existing regional challenges.” The letter comes as Armenia and Azerbaijan are lobbying for US support following last year’s conflict that saw Azerbaijan recapture much of the territory it had lost in Nagorno Karabakh.
Saudi Arabia: A coalition of 42 liberal groups released a statement calling for sanctions on Saudi Crown Prince Mohammad bin Salman (MBS) as well as the country’s sovereign wealth fund following Friday’s release of the US intelligence assessment into the October 2018 murder of dissident Jamal Khashoggi. Prince Mohammad is the chairman of the Public Investment Fund, which has $360 billion in assets and is the cornerstone investor in the $500 billion Neom futuristic megacity project anchoring the crown prince’s Vision 2030 project to diversify the kingdom’s economy away from its reliance on oil exports. PIF owned the two jets used by the team that killed Khashoggi in the Saudi consulate in Istanbul, CNN reported last month based on Canadian court records.
“President Biden should use his power to impose the full range of sanctions available under the Global Magnitsky Act – including asset freezes and visa bans – on MBS as well as any other Saudi national implicated in the murder,” wrote the groups, which include Win Without War, the Quincy Institute for Responsible Statecraft and Democracy for the Arab World Now (DAWN), an organization that Khashoggi had dreamed up before his death. “Global Magnitsky Act sanctions should also be imposed on the leadership of Saudi Arabia’s sovereign wealth fund, the Public Investment Fund, which owns the airline and airplanes used to transport Jamal Khashoggi’s assassins between Saudi Arabia and Turkey.”
|Release of Khashoggi report sparks new push to punish Saudi crown prince|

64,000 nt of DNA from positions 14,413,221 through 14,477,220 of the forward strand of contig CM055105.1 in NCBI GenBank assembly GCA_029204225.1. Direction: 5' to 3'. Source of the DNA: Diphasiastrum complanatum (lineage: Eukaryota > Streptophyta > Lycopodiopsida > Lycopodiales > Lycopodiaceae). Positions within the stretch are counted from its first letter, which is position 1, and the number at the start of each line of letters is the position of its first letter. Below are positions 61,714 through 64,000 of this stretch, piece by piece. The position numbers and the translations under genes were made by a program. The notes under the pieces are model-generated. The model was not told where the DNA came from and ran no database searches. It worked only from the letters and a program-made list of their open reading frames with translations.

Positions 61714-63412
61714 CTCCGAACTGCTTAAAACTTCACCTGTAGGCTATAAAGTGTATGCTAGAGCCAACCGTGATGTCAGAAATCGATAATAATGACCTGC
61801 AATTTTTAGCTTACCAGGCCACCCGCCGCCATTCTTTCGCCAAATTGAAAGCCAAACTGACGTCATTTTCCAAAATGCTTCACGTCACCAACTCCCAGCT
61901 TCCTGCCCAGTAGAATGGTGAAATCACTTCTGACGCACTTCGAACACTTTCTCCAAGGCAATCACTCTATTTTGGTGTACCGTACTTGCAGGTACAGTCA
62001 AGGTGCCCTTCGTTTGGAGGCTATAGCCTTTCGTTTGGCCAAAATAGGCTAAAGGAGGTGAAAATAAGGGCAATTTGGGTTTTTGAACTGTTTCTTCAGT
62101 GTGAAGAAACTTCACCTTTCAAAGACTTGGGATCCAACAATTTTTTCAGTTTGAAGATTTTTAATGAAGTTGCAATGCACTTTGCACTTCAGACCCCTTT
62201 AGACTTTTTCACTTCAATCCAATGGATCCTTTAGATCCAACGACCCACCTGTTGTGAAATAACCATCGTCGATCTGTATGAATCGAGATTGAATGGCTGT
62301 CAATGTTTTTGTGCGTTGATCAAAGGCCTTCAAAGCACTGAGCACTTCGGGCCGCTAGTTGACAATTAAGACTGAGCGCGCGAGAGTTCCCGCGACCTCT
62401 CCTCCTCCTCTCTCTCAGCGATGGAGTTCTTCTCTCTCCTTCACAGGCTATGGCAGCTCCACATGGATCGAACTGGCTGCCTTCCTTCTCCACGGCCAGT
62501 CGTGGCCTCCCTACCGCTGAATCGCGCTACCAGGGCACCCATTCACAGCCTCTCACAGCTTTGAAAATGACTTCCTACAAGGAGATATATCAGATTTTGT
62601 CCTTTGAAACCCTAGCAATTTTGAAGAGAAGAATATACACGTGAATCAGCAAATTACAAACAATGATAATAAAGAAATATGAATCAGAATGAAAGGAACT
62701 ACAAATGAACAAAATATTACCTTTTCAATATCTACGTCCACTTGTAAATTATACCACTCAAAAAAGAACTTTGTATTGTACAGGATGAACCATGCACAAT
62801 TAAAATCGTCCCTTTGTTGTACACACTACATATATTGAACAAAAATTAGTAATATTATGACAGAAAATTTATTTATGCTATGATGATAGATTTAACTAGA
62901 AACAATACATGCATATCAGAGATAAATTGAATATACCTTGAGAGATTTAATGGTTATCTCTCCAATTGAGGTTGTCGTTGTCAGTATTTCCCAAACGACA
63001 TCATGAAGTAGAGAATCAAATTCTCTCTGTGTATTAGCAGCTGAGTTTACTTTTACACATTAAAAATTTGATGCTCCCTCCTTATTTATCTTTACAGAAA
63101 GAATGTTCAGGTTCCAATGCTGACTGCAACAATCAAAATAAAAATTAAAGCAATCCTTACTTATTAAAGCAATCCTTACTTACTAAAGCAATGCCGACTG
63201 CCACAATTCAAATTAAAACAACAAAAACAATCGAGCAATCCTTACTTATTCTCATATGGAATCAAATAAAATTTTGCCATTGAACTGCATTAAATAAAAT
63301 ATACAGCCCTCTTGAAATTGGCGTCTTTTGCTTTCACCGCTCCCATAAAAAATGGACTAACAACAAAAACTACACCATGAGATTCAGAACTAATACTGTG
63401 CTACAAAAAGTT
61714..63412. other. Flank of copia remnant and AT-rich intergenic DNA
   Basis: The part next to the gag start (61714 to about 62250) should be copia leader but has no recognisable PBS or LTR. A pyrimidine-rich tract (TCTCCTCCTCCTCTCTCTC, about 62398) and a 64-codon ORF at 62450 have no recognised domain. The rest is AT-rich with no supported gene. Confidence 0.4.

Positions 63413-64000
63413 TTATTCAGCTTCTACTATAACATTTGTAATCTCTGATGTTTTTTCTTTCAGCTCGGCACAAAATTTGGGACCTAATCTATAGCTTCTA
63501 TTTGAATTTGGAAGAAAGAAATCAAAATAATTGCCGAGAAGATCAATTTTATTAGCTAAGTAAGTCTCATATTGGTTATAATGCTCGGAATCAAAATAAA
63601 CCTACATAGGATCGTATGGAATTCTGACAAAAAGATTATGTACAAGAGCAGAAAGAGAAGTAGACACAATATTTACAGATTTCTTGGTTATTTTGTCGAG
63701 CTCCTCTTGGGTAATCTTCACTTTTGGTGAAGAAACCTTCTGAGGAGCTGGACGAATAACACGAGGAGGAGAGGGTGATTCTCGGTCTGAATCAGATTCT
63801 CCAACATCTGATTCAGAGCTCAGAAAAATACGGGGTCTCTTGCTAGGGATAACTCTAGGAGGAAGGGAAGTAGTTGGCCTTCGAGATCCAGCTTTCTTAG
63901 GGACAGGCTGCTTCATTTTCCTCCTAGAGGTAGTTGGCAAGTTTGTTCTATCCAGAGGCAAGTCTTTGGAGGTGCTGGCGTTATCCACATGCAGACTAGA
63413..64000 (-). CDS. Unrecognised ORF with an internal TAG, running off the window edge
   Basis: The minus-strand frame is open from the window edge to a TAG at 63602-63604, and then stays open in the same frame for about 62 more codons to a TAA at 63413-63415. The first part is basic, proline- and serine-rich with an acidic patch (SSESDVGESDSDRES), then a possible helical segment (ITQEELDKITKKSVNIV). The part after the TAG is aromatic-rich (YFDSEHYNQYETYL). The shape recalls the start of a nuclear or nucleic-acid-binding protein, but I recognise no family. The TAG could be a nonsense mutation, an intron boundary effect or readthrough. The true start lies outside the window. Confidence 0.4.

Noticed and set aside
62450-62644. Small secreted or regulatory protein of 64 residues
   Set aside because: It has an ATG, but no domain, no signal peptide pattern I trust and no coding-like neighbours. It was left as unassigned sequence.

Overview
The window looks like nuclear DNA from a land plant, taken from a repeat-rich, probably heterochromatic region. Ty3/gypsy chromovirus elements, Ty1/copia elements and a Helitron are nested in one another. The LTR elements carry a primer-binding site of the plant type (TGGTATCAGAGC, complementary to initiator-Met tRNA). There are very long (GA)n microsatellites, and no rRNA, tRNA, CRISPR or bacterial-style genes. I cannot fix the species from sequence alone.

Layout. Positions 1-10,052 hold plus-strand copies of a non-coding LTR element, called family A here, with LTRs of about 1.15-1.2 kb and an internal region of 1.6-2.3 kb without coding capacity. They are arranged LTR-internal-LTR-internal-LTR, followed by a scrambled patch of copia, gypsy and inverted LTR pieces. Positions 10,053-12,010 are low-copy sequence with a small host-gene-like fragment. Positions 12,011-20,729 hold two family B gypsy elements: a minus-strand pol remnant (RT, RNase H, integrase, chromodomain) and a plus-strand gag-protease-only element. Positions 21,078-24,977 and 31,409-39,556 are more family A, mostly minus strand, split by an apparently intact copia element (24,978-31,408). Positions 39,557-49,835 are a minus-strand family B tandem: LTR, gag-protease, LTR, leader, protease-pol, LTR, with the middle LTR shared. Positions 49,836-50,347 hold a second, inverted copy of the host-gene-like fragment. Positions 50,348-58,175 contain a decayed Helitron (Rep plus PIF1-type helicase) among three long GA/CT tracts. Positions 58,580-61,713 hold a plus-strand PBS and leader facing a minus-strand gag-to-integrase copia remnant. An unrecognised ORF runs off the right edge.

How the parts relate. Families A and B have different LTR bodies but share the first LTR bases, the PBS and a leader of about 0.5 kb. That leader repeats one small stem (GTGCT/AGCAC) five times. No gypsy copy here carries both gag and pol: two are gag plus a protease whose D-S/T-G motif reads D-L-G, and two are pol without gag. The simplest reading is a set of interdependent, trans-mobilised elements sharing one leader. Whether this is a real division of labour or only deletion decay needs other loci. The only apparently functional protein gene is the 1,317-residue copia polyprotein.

|Saudis hire world’s largest PR firm for help with megacity project|
CAUGHT OUR EYE
Media wars: The pro-Israel Lawfare Project is pressing the Justice Department to enforce its determination that Al Jazeera’s online news channel AJ+ should register as a foreign agent of Qatar, Axios reports. The Donald Trump administration made the determination in September following a massive lobbying campaign by the United Arab Emirates but Al Jazeera is challenging the decision, which it argues was politically motivated.
Hezbollah: A prominent PR and lobbying agency in Germany has accused its former chairman of concealing alleged evidence of terror funding and arms deliveries from Qatar to Hezbollah, Business Insider reports. WMP made the allegations against Michael Inacker in a complaint filed to the Public Prosecutor of Berlin. Inacker is accused of keeping the information from Saudi Arabia, WMP’s client at the time, in exchange for payments from Qatar. He denies the allegations and says WMP is trying to tarnish his reputation after he started his own competing firm.
Europe tackles foreign influence: The EU Observer has a fascinating piece on Europe’s own struggles with reining in foreign influence. French European Parliament member Raphael Glucksman, who is chairing the committee on foreign interference that was created in June, briefed reporters this week on the panel’s first months. Bottom line: “The problem we face is that the people who perpetrate these attacks, who order these attacks, think they can get away with it, that there will be no consequences,” Glucksman said. “As long as that remains the case, these attacks will continue whatever legislation we put forward.” The panel is reportedly looking into “rules on the financing of political parties, additional resources for EU institutions, disinformation, the role of online platforms, education, and quality journalism.”
Meanwhile French daily Le Monde has a new investigative report into Chinese telecommunications giant Huawei‘s “intense lobbying” of French officials, including plans for a $240 million, 430,000-square-foot factory near the German border.